A common thread linking each Roberts-Lakeman show is the unrelenting heady level of professionalism prevalent. Whether mesmerised by Sean’s intrinsic guitar playing or rarely hearing a note dropped by Kathryn’s sculptured vocals, the immaculate delivery of traditional and original songs frames each show. Intuition plays a deep role in how this vastly experienced couple serves their musical offerings. While sound innovation rarely deviates, the continual search for song material stretches far and wide consistently scouring the tapped and untapped traditional songbook and seeking inspiration from observational sources closer to home.
As we have come to expect from their shows, Kathryn eases between piano, solo vocals and occasional flute, while Sean concentrates entirely on acoustic guitar. A large degree of warmth radiates from their friendly banter that shines a faint light on family life and how this transcends to a duo regularly on the road. Family life also permeates some of their song inspiration, beautifully executed in ‘A Song to Live By’.
The vast majority of material selected for the pair of sets that formed this show are found on albums credited to Kathryn Roberts & Sean Lakeman over the years. The elegance of 2018’s PERSONAE was most prominent led off by ‘Tribute of Hands’ and co-peaking with ‘The Knight’s Ghost’ and ‘Independence’. The latter was introduced as a song not frequenting many set lists recently, but still lived up to its billing as one of the album’s finest numbers. The change of pace that ‘The Poison Club’ injects into a set was also a feature of tonight’s show.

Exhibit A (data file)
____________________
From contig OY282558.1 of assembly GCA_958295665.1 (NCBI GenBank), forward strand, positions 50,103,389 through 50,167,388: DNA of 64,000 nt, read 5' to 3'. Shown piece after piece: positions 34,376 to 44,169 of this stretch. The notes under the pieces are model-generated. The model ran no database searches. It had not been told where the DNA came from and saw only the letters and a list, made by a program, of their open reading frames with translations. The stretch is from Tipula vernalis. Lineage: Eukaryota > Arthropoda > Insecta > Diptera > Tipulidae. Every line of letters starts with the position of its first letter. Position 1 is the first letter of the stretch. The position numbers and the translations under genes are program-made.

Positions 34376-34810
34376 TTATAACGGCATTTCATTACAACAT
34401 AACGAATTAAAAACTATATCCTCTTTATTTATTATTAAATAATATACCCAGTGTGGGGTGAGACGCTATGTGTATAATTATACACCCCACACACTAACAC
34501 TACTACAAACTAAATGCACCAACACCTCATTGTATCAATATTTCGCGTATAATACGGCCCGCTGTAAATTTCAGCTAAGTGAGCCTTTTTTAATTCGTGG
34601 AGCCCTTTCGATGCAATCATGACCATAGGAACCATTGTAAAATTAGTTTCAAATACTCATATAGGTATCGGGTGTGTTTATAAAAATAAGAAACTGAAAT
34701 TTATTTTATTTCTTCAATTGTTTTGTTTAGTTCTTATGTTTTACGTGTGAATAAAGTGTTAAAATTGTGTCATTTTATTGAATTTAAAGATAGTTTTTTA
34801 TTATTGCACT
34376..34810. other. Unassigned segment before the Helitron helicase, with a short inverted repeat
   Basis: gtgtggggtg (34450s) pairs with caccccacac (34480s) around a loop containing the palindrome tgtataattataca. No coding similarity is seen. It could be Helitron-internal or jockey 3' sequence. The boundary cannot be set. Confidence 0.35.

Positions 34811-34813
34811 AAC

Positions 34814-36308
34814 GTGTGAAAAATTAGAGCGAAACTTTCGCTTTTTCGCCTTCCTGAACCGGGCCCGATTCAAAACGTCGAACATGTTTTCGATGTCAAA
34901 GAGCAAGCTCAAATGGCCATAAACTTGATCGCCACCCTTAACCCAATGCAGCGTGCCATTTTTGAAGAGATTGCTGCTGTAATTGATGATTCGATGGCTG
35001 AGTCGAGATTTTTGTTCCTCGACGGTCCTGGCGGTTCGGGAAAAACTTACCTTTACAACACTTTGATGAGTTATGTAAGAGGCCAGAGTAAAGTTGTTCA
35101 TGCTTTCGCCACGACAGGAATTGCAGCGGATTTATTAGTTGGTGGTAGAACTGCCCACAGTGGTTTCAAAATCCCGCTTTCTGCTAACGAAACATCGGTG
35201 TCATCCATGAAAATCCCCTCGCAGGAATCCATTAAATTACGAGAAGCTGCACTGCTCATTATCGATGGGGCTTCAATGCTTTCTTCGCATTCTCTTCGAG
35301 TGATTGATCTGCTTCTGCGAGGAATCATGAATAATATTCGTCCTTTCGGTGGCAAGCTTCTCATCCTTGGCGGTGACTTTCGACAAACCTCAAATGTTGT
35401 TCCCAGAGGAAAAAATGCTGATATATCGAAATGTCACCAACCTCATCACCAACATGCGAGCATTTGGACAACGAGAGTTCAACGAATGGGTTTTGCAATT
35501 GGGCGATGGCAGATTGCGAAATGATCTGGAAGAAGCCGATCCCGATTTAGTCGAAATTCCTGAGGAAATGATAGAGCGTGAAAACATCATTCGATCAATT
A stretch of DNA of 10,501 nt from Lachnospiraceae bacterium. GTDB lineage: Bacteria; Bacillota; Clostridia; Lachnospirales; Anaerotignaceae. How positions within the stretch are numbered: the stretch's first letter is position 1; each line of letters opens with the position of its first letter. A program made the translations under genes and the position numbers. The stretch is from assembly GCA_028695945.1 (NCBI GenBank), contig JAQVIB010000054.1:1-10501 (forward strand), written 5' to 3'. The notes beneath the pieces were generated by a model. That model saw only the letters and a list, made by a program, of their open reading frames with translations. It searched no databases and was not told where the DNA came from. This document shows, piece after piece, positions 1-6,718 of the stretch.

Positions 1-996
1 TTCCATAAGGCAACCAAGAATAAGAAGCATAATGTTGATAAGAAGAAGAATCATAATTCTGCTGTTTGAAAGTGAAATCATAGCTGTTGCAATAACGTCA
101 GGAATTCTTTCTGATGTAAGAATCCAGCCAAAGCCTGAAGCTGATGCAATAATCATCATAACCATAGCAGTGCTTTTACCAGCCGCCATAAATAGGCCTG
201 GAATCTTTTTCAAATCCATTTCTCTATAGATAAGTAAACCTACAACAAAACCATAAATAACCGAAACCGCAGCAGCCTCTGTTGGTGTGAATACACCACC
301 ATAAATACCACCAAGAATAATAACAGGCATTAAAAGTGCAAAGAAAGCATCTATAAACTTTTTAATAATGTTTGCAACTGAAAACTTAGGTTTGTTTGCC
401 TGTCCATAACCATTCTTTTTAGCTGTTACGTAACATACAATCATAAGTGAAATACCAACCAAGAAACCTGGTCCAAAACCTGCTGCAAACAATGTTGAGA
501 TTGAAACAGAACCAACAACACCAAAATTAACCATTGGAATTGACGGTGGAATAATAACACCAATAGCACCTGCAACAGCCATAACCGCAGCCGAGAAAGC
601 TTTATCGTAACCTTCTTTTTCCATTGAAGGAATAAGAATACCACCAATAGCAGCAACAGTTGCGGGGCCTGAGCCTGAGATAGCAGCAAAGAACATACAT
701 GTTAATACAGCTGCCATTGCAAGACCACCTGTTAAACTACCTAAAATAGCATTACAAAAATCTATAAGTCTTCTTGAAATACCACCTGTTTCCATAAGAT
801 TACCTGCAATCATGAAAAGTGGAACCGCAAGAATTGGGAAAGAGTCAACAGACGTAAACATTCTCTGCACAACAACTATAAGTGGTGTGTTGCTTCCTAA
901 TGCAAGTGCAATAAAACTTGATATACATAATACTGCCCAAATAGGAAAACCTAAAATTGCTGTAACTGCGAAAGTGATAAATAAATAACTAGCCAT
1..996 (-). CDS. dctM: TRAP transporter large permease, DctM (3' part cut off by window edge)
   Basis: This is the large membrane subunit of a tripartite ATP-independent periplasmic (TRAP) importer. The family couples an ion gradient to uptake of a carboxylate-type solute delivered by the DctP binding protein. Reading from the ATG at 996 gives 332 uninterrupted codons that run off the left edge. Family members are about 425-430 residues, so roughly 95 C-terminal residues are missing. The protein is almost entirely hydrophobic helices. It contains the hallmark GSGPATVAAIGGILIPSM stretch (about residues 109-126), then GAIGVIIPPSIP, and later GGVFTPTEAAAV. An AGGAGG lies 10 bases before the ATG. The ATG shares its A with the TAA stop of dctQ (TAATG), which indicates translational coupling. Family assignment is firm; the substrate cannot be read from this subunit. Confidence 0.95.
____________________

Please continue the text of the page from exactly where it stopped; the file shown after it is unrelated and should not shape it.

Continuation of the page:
Away from the duo’s original material and dip into the traditional world, cover versions of Springsteen’s ‘Matamoros Banks’ and Sandy Denny’s ‘Solo’ stacked up well, although both aren’t new to Roberts-Lakeman shows. Neither is the majestic ’52 Hertz’, the pick of the duo's own songs and a moving composition turning and twisting into many metaphors for missed communication.
You do get the feeling that Kathryn and Sean are in the midst of a rich vein of form. They have hardly been prolific in their career on the album churning out front, but two exceptional releases in the last four years and a continual stream of live shows across the country keep them at the forefront of their genre and contemporary scene. This Birmingham show proved another outstanding renewal and it is not difficult to ascertain as to why they court popularity. Dedicated folk fans have tuned into their work for years, and maybe casual observers who only wish to occasionally dip into this genre would do a lot worse than check out the work of Kathryn Roberts and Sean Lakeman. Whenever or wherever you check in, a consistency of high caliber music validates the choice.